International AIDS Day 2010: the fight is far from over...
Although awareness of HIV and AIDS may seem higher than ever before, millions of people continue to be infected every year.
International AIDS Day 2010
31 years after the virus was discovered, the Joint United Nations Programme on HIV/AIDS (UNAIDS) reports that more than 33.4 million people worldwide are living with the disease.
The 1st of December marks World AIDS Day as an opportunity to remember, educate yourself and protect yourself against an infection that could still happen to you!
AIDS and HIV - a quick reminder
Acquired immune deficiency syndrome (AIDS) affects the immune system by progressively reducing its effectiveness until the infected individual can no longer fight off opportunistic infections and tumours.
AIDS is caused by the human immunodeficiency virus (HIV).
AIDS in 2010: What are the issues?
The theme for World AIDS Day 2010 is 'Universal Access and Human Rights'. Global leaders have pledged to work towards universal access to HIV and AIDS treatment, prevention and care, recognising these as fundamental human rights.
In low- and middle-income countries, less than half of those in need of antiretroviral therapy are receiving it, and too many do not have access to adequate care services.
But HIV and AIDS do not only affect poor countries.
I don't know anyone with Aids - do I?
In the Western world, HIV and AIDS still carry a stigma. In the UK today, more people than ever before are living with HIV and AIDS, but less people report knowing someone infected.
According to the Health Protection Agency 's HIV in the United Kingdom: 2010 report released this month, the number of people living with HIV in the UK reached an estimated 86,500 in 2009. But worryingly a quarter of these people were unaware of their infection.
Just over 1% of the UK population is infected by HIV or AIDS - the chances of knowing someone HIV positive are larger than you may think.
Where do we stand in the fight against AIDS?
Even today, there is no cure for HIV (the virus that causes AIDS) or for Acquired immune deficiency syndrome (AIDS) itself, however daily medication treatments can slow the progression of the illness and gives sufferers a chance at a reasonably long life albeit with the possibilities of side-effects.
Access to treatment and medication has been improved dramatically on a global scale. According to Michel Sidibé, Executive Director of UNAIDS and Under Secretary-General of the United Nations, the number of new infections has been reduced by 20%.
Still, some 30 million people have lost their lives to AIDS and Sidibé warns: "An estimated 10 million people are waiting for treatment. We must remember that punitive laws and stigma still hurt too many people around the world."
Can I get AIDS if someone spits at me?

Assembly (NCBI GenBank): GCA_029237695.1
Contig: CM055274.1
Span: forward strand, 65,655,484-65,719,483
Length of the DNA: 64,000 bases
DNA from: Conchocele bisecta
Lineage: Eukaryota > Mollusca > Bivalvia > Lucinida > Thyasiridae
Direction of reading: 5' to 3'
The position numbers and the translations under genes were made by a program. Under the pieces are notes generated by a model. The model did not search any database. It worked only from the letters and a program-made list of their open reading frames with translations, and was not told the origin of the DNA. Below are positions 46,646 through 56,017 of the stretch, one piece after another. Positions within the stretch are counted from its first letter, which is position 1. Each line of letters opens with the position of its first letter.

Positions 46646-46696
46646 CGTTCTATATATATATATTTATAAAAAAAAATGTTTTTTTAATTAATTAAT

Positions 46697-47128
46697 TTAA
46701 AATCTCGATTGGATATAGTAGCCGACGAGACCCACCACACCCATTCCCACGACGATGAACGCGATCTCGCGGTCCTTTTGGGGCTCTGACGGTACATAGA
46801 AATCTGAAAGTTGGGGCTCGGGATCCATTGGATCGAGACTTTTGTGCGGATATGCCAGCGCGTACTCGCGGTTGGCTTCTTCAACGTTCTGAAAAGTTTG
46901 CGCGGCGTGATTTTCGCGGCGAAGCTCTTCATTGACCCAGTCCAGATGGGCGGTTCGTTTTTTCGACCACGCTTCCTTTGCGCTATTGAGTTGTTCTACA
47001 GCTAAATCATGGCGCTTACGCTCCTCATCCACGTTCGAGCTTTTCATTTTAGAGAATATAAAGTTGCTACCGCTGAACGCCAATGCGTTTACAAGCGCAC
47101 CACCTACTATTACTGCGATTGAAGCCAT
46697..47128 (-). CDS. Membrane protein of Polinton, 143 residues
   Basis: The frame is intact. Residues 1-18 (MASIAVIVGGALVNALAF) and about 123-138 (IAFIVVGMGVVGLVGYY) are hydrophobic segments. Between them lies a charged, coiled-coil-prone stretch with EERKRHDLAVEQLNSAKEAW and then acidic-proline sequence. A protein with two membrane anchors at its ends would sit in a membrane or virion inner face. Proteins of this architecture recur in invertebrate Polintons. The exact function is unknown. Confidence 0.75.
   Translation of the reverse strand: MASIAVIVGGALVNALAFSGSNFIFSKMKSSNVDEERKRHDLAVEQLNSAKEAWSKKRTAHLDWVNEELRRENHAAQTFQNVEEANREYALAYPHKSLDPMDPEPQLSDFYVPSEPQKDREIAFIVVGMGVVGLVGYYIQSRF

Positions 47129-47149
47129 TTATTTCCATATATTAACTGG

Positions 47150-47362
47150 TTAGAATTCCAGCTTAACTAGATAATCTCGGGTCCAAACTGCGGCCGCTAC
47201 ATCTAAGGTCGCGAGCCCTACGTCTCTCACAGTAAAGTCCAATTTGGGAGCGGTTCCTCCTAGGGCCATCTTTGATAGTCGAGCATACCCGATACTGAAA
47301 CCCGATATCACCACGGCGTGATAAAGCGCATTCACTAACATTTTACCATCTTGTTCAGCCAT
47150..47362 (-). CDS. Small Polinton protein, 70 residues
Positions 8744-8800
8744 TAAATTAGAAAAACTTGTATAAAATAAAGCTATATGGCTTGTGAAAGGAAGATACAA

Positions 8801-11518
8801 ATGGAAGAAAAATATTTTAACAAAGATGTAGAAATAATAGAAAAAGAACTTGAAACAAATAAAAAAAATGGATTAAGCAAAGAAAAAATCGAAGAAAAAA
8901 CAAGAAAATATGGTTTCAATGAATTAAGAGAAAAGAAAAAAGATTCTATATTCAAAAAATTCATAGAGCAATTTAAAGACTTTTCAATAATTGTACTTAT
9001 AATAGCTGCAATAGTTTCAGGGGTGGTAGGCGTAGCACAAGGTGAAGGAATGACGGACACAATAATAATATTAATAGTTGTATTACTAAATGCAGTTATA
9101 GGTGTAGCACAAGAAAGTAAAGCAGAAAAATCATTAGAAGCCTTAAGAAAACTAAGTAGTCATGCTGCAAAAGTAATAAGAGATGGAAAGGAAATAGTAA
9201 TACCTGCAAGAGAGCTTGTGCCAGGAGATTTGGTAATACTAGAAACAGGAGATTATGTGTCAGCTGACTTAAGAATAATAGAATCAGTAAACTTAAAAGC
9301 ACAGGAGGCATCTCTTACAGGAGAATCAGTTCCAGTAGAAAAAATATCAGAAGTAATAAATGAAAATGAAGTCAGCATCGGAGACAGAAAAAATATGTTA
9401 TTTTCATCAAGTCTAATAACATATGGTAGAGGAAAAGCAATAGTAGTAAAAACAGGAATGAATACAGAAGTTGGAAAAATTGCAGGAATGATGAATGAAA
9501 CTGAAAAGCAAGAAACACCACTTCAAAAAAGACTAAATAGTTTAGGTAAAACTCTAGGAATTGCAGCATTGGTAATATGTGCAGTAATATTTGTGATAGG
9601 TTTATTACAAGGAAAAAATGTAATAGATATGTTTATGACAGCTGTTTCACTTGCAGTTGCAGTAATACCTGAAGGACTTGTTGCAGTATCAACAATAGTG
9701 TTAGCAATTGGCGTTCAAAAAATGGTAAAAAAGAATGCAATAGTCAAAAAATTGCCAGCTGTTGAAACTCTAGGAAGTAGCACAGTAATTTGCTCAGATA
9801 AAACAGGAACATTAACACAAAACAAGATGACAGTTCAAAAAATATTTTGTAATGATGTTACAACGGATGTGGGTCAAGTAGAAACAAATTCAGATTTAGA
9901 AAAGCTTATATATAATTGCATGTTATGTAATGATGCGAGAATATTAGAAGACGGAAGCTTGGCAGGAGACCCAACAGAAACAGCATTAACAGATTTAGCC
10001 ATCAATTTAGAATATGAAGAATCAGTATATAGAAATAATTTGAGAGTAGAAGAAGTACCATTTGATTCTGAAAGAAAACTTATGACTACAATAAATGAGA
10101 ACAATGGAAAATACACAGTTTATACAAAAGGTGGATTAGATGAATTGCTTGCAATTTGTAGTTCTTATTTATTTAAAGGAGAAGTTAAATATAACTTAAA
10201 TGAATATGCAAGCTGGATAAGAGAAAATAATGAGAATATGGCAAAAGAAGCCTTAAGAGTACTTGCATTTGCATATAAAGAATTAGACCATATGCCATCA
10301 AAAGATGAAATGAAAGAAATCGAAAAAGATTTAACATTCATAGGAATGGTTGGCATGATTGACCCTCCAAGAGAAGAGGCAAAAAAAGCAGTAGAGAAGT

There are still many myths and misconceptions but one of the most common misunderstandings is how people get infected by HIV.
The chances of catching HIV through salvia is minimal as saliva does not contain enough of the virus to cause an infection. However, if saliva contains any blood, from bleeding gums or ulcers etc. the risk of infection is significantly increased.
By far the most common ways HIV is passed on are sex without a condom with an infected person and sharing infected needles or other injecting drug equipment.
An HIV-positive mother has a 25% chance of passing on an HIV infection to her child through pregnancy, labor and delivery. However, with antiretroviral therapy and a caesarean section birth, the chances are reduced to just 1%.
HIV and AIDS infections are not just restricted to the gay community either. The HPA reported that in 2009, an estimated 1,130 people acquired their infection through
heterosexual intercourse, accounting for a third of heterosexuals diagnosed.
What you can do
Be informed, practice safe sex and don't be afraid to talk about HIV and AIDS. Lifting the taboo is one small step that could make a big difference.
'When we decided to become serious, my boyfriend and I went to get checked for all sexually transmitted infections together, and that included an HIV test,' says Claire Higgins*, 30, from Berkshire.
'It was my first one and I was terrified - not that I thought I had HIV but you just never know these days! We didn't have sex without a condom until both our tests came back clear.'
As well as getting yourself regularly tested and being open about STI's in general you can also support HIV and AID charities.
There are plenty of organisations and associations that are in need of funds and support.
If you can't afford to donate money then why not do something to earn charitable donations such as a fun run or even a marathon.
Find out more about HIV and AIDS and how you can get involved by visiting the World AIDS Day campaign page.
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